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Preparing for Google’s Broad Match Modifier (BMM) & Phrase Match Changes.

Written by Will
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A Quick Introduction to Google’s BMM & Phrase Match Changes

Huge changes are coming into effect for Google paid search with the recent announcement of the Phrase and BMM match types. In layman’s terms, Google is essentially merging BMM traffic with Phrase Match. This means advertisers will be losing the broad reach of BMM in isolation and instead, Phrase match keywords will expand to show more search terms than the current BMM keyword would reach.

What Does This Mean for Google Ad Accounts?

For advertisers, it means existing BMM keywords will continue to run with the broad match reach until they are permanently phased out. When the Phrase match campaigns are introduced, they will harness the combined reach capabilities of BMM and Phrase match.

Google’s Broad Match Modifier

Source: Google Ads Help

Google says that these changes will make it easier for advertisers to manage their accounts, saving them time by streamlining the everyday management of keywords and reducing how often they have to look through search query reports. Google also states that the new Phrase match should cover the majority of searches that advertisers want to appear for in the auction. However, within Paid Media, we like to have as much control over keyword data as possible — you could say we’re control freaks. Hence, there’s no surprise over the amount of speculation this change has caused within the industry.

How Will the Impact of These Changes Affect Everyday Practices Advertisers Use?

The good news is that PPC advertisers have time to prepare for these changes and there is no reason to panic. The changes are going to be steadily rolled out from February 2021, with Google providing a deadline of July 2021. So, what will happen to the existing data? Google has decided that performance data will remain. They have also reported that there will be no need to immediately switch from BMMs to Phrase match.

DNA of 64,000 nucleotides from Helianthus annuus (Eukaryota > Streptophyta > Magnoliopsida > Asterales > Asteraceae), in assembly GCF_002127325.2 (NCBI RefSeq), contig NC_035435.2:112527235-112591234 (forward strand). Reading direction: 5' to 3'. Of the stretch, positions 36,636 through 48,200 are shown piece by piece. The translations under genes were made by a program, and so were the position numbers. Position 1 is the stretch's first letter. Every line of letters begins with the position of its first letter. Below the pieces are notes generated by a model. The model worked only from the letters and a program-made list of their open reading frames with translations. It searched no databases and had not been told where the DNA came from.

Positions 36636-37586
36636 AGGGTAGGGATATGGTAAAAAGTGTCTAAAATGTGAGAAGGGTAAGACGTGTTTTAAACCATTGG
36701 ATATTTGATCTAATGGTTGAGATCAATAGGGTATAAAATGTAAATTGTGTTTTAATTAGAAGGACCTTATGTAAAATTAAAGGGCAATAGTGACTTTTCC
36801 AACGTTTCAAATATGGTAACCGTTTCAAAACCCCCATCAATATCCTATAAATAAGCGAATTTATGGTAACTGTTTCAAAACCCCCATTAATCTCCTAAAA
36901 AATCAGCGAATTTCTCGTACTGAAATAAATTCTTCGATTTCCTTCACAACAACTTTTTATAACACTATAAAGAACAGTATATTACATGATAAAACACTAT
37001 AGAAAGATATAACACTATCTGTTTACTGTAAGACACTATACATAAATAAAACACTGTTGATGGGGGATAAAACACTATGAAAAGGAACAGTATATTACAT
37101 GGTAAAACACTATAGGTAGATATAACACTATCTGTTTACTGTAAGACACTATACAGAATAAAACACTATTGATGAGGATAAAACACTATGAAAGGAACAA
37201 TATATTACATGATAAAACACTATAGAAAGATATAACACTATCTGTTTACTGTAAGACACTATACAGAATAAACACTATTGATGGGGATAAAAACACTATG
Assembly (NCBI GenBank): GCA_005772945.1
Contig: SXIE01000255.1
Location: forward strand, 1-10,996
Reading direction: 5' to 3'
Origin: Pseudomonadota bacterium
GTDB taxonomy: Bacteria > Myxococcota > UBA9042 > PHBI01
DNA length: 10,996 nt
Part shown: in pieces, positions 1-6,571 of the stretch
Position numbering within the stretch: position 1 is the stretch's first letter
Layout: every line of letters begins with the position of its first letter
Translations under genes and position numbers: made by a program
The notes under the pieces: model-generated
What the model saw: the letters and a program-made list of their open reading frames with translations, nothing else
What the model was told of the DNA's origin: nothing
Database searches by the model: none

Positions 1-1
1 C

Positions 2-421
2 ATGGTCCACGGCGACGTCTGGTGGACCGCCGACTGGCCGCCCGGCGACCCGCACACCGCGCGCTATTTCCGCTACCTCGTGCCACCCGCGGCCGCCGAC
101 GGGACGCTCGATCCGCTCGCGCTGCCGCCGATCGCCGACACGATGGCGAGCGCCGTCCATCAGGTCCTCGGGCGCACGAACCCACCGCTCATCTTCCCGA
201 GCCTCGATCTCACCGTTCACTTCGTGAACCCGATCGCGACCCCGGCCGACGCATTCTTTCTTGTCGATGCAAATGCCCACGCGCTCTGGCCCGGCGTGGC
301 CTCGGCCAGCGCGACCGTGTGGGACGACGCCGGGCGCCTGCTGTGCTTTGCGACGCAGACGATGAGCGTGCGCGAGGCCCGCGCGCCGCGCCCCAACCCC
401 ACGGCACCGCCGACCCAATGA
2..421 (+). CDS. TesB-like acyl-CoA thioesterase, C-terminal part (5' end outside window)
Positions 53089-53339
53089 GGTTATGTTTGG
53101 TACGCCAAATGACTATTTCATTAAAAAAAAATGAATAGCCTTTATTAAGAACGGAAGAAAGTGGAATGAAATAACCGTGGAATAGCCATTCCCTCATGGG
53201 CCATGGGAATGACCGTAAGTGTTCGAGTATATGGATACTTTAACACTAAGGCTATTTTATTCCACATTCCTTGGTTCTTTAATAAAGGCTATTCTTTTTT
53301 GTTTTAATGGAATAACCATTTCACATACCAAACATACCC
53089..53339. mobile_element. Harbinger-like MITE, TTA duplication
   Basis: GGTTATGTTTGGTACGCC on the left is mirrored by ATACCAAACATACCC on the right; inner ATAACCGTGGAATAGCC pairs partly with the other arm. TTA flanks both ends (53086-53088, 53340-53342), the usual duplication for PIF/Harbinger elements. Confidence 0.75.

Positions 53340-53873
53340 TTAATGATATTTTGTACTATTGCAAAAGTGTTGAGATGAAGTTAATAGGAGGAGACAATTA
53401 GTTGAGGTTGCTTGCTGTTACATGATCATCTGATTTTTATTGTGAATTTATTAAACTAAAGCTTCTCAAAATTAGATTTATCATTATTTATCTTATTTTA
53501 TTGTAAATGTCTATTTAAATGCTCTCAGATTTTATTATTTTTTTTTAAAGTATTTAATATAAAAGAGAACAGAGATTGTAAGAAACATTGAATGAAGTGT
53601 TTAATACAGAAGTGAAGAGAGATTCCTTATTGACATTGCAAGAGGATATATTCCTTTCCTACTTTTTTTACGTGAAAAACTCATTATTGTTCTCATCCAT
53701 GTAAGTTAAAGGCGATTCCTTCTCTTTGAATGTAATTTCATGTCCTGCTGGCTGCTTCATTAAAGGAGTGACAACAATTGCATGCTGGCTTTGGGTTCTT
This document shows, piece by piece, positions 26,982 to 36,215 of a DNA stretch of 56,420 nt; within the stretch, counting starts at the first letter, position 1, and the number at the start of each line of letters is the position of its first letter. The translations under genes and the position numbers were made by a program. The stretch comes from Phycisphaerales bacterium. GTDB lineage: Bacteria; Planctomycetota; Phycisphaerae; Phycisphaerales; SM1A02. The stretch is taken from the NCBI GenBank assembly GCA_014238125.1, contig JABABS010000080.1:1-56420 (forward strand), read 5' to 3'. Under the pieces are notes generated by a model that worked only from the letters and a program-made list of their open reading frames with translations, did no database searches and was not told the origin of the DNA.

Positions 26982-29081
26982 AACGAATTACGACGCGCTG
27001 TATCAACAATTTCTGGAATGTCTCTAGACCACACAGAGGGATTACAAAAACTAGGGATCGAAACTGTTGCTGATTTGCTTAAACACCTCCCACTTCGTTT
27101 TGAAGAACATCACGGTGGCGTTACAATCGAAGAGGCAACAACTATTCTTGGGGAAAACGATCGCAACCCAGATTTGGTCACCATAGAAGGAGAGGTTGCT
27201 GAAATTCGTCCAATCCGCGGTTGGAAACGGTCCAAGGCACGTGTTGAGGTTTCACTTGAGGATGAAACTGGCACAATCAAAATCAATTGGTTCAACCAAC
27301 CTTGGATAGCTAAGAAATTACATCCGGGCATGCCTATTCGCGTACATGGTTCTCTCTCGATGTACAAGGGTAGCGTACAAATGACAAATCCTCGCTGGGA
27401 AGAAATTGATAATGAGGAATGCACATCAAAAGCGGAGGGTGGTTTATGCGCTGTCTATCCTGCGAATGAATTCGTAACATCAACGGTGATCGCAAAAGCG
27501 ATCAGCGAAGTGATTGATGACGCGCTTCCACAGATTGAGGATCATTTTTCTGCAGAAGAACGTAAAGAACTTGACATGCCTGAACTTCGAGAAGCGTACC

However, when the changes are implemented across Google Ads, advertisers will no longer be able to create new BMM keywords. This means any new keyword structure builds will need to include Phrase match. Additionally, current BMM keywords that are running in accounts will automatically convert into a phrase match type.

 What do Google & Industry Experts Recommend You Should do to Prepare?

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Google has said that advertisers may experience issues with the amount of traffic coming through BMM campaigns or incremental increases through existing Phrase match campaigns. With this in mind, advertisers will need to monitor their accounts and may need to adjust budgets to accommodate the shift in search volumes when these changes come into play. Their additional recommendations are to continue to regularly check the Google Ads recommendations tab, consider using the broad only match type with smart bidding and continue to use negative keywords.

According to some industry experts, it would be great practice to export your current data and compare how Phrase match keywords perform compared to existing BMM keywords. This will also enable advertisers to get a sense of what to expect when the changes are fully introduced.

Here at Flaunt Digital, the Paid Media Team has been following this advice to test the difference between BMM and Phrase match types. These tests will enable us to prepare all current client accounts that have running activity across Google Search, and ensure this is done in time for the July 2021 deadline. Currently, like most in the industry, we run BMM search campaigns alongside Exact match campaigns. 

To put this in context, according to Frederick Vallaeys’ (CEO of Optmyzr, PPC Management Software) analysis for the Search Engine Journal, 89% of paid media advertisers use broad match modified keywords. As such, this change in Google keyword match type is going to have an impact on how we — and others in the industry — operate and build future search structures. With this in mind, we thought you would appreciate us showing you the results we gained from comparing the Phrase match type to one of our existing BMM campaigns.

The Recipe Behind Testing Phrase Match Compared to BMM

To test the new match type changes, we converted one of our high search volume BMM campaigns to a Phrase keyword match type. The intention was to compare performance data week-on-week to see what impact it had on the same keywords but with different keyword match types. We accept this test is not completely accurate due to the number of variables we are all used to seeing within paid search. Additionally, when we conducted the test, the broader reach changes had just been implemented across the Phrase match type.